The opening scenes in “Spectre” are set in Mexico City on Dia de Muertos, “the day of the dead”, with armies of skull headed celebrants filing through the streets, James Bond is, appropriately enough, dressed as a skeleton, his mission prompted by a message from the dead mother-figure (M), the first of many “spectres” who will appear in this film.

 

Bond attends his own funeral. The dead are alive.

Bond attends his own funeral. The dead are alive.

 

 This time around time-and-space seem to function along the lines of dream logic. One moment Bond is in one location, the next he is in an entirely different place, sometimes even a different country.

 There are barely any transitional scenes in Spectre, very few shots showing us how Bond gets from one location to the next, or even one moment to the next, it’s a peculiarly disorientating omission, as though time itself is becoming less reliable, less relevant, as we proceed.

 

DEJA VU

 And yet everything has an eerie ring of familiarity about it, almost every scene in “Spectre” harkens back to earlier movies, earlier incarnations of Bond, the fight on the train (From Russia with Love), silent, physically imposing henchman (Jaws), skull-face with top hat (Live and Let Die), villain’s layer located in a crater (You Only Live Twice), the references are numerous to the point of distraction, all of which lends support to the idea that “Spectre” is simply the confused recollections of a dead man.

 How confused? Bond even re-imagines Ernst Blofeld as his stepbrother, the same way we freely re-imagine people in different roles when we’re dreaming. Blofeld is another spectre, previously thought dead, now resurrected to battle Bond over the love of the father they were forced to share. If Skyfall is about mother, then Spectre is most assuredly about father. Gone are the feminine undertones of the previous outing, this is an all-male affair, Ralph Fiennes is the new M; Christoph Waltz has replaced Javier Bardes’ effete and highly emotional portrayal of Raoul Silva, with the cerebral and calculated ruthlessness of Ernst Blofeld.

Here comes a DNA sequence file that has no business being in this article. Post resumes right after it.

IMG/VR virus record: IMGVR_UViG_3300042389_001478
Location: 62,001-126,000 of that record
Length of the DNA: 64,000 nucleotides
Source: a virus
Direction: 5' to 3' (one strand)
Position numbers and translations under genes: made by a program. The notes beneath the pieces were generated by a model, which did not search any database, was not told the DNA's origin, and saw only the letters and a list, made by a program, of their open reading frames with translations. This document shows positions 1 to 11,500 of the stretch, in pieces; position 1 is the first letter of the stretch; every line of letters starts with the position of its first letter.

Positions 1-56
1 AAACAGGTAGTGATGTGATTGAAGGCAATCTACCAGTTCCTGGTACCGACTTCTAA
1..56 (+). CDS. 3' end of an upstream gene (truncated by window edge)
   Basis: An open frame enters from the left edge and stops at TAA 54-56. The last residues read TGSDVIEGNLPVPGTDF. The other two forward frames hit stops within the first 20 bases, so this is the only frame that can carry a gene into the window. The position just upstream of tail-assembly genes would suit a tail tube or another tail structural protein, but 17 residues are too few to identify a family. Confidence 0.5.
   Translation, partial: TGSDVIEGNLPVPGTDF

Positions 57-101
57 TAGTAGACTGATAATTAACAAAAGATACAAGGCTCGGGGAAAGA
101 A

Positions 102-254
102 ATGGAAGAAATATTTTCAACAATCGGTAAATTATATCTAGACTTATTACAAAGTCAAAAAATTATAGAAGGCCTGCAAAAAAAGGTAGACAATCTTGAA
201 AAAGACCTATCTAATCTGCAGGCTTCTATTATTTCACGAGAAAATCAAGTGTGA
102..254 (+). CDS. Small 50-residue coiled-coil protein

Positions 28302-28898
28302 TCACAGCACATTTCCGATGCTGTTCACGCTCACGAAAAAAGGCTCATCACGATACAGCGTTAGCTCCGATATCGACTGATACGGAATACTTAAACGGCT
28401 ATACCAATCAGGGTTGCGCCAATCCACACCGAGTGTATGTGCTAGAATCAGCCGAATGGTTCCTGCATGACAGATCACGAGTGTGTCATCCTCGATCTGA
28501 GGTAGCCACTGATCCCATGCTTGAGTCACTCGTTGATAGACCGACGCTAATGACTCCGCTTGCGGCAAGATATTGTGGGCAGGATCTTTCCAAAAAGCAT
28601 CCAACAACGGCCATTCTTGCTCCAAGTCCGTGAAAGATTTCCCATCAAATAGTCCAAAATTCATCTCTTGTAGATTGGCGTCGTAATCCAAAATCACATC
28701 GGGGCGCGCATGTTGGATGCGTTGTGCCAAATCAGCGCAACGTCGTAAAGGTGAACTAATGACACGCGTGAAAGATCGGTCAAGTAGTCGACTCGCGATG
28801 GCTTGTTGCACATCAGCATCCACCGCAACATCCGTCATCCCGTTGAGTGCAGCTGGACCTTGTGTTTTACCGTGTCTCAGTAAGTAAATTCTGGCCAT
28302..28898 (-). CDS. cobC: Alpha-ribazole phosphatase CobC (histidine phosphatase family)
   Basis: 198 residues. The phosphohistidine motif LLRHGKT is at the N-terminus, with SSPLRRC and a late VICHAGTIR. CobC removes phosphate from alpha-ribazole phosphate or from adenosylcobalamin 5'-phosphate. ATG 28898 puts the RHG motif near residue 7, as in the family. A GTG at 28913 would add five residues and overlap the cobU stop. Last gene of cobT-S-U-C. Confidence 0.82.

But it all ends in destruction nonetheless, the dissolution of Bond’s past, begun with the death of mother and the firebombing of his ancestral home in “Skyfall”, continues in “Spectre” with the destruction of the only other home he’s ever known, the MI6 headquarters, an event that undoubtedly signals the end of an era.

 

R.I.P. JAMES BOND

 “Spectre” concludes not with the traditional death of the villain, but with an uncharacteristic moment of redemption, James Bond, cold, dispassionate killer of twenty-four movies, suddenly finds it in his heart to spare Blofeld’s life, the sky has fallen, his world has been obliterated, only now is he free to make different choices, and those choices include the ability to renounce his past, to walk away with a woman he’s finally able to settle down with – the kind of fairy tale ending that had eluded him whilst he was alive.

James Bond is dead, at least Daniel Craig’s incarnation is, but remember, the dead are alive, and none of this will matter when the next actor takes the helm, even if that actor is, once again, Daniel Craig.  For now let us imagine the tormented soul has found peace at last and is ready to move on.

 James Bond is dead.

Long live James Bond.

 JUDITH CHAMBERS